A summary of where you have come from
In the previous step (step 1) of the export pricing process, you reviewed the price analysis you undertook as part of your export research. Your price analysis provided you with an indication of a market-related export price, an assessment of the demand and competitive factors likely to impact on your final export price, and identified the likely export-related costs you would incur in marketing and distributing your product in the foreign target market. With this information in mind, you then undertook a 'quick and dirty' price comparison working backwards from the market-related price and deducting all of your export-related costs to get to a base (or ex works) price. You then compared this base price with your domestic ex factory price to see whether you are price competitive or not. You know have an idea whether you face a pricing opportunity or pricing problem. Given the competitive nature of global markets, it is more than likely that you face a pricing problem (i.e. you cannot match the market-related price you identified from your export research).
The need for a formal costing process
The previous section was a quick calculation simply intended to give you an idea of where you stand - that is, whether you are likely to face a problem with your pricing or not. It was not intended as a formal costing exercise. By knowing whether you need to be 'tighter' with your costing, you will be more aware and sensitive to the various pricing and costing alternatives you might face. You now have to undertake a more formal costing exercise to highlight with greater certainty the costs you face. The purpose of this costing exercise is to:
- Ensure that you have identified all of the costs likely to impact on your final export price
- Estimate as realistically as possible the actual costs associated with each cost item
- Determine the export pricing strategy you will follow based on your costs, your expected final price, the demand and competitive factors you face, and the flexibility you have with your export price setting
- Find ways of cutting costs (by reducing expenditure in certain areas, for example)
- Decide on a final export price
There are many costs involved
One of the major challenges in exporting
is ensuring that you remain competitive yet still make
a profit. Bear in mind that the channel between your firm
and your customer is much longer than in the domestic market
and that there are many intermediaries along the way. You
need to account for the wide variety of additional costs you will encounter, such as distribution costs, documentation costs, the cost of additional channel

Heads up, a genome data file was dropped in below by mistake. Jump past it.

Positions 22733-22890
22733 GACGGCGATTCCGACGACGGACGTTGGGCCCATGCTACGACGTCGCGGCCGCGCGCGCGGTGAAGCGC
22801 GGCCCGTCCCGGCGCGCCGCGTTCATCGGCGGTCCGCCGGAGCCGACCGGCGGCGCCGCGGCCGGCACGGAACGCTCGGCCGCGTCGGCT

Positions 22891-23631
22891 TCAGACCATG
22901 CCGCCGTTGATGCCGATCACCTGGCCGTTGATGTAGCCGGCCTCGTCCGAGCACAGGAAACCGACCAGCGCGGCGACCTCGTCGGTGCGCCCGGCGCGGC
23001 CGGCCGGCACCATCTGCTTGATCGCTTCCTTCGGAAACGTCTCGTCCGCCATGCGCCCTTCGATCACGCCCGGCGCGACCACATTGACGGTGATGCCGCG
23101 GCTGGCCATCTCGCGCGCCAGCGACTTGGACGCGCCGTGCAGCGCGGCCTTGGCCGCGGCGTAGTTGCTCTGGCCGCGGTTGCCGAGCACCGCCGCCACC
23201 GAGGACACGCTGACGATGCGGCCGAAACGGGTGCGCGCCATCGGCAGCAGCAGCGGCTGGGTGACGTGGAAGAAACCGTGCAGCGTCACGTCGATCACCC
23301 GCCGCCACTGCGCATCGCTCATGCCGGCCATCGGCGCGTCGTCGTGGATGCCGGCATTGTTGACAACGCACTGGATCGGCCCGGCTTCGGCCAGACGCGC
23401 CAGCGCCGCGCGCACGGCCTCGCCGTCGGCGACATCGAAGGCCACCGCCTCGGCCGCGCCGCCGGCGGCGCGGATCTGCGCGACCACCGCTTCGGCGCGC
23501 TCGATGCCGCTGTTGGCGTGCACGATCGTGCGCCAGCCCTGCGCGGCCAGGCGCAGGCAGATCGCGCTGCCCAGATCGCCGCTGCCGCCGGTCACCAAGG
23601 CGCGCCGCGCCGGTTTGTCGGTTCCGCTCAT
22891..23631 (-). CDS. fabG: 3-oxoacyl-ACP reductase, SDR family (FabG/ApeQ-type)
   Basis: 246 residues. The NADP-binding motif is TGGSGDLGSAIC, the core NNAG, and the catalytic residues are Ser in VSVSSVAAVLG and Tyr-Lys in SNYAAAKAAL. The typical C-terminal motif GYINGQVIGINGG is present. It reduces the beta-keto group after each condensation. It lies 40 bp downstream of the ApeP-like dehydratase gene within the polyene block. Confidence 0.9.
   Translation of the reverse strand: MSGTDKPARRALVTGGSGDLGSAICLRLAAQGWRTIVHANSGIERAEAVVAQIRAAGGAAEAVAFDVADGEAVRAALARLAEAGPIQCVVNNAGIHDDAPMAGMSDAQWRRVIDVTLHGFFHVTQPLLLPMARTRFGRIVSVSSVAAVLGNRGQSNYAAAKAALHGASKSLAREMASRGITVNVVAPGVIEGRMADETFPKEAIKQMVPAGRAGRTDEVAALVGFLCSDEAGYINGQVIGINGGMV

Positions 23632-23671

intermediaries, as well as the taxes and tariffs that you
will encounter when doing business with overseas markets.
Indeed, you will find to your dismay that there is a cost
around every corner.
The price at home will not be the price abroad
These costs all contribute to either a higher
price or to lower margins (i.e. lower profits). There are
many company executives that in their travels abroad have
looked at the selling price of products similar to theirs
in an overseas market and that have then translated this
price back into rands and thought to themselves they cannot
help but "make a killing". However, once they
embark on the export road to "millions' they
soon discover that all of these many, many costs between
their factory door and the client's warehouse quickly erode
any chance of extraordinary profits. More often than not they find to their dismay that their products once
landed in the export market are in fact more expensive
than those of their overseas competitors. At this point
many exporters give up. The more competitive exporters
then begin to look for ways of reducing costs and creating
additional value - if they are determined enough, these
last-mentioned entrepreneurs are bound to succeed.
The need to cost for export
One way of overcoming these obstacles
is to undertake a thorough costing exercise and to think
carefully about the pricing strategy you plan to follow.
In the next few sections, we will take you step by step
through the costing process and we will introduce you to
alternative pricing strategies.
The costing exercise begins with your production costs
You export costing exercise begins at a stage before the ex works or ex factory price. It begins with estimating the costs associated with actually producing the export product. The reason for this is that by saving costs in the production process, you can achieve a lower ex works/ex factory price and this will have a positive impact on the resting of the 'costing chain'.
OK, let's tackle the costing exercise
Thus in this section, we take you step by step through the typical costs that you will encounter in export markets. We begin
with the typical costs of manufacturing a product and then
we add the costs that you are likely to incur as you move
closer to your customer. These cost schedules are simply guidelines.
Every company, industry and different country may have
different costs associated with them. You need to ensure
that you have identified all of the costs associated with
your particular company, industry and target country. Careful and realistic
costing is a crucial part of the export process.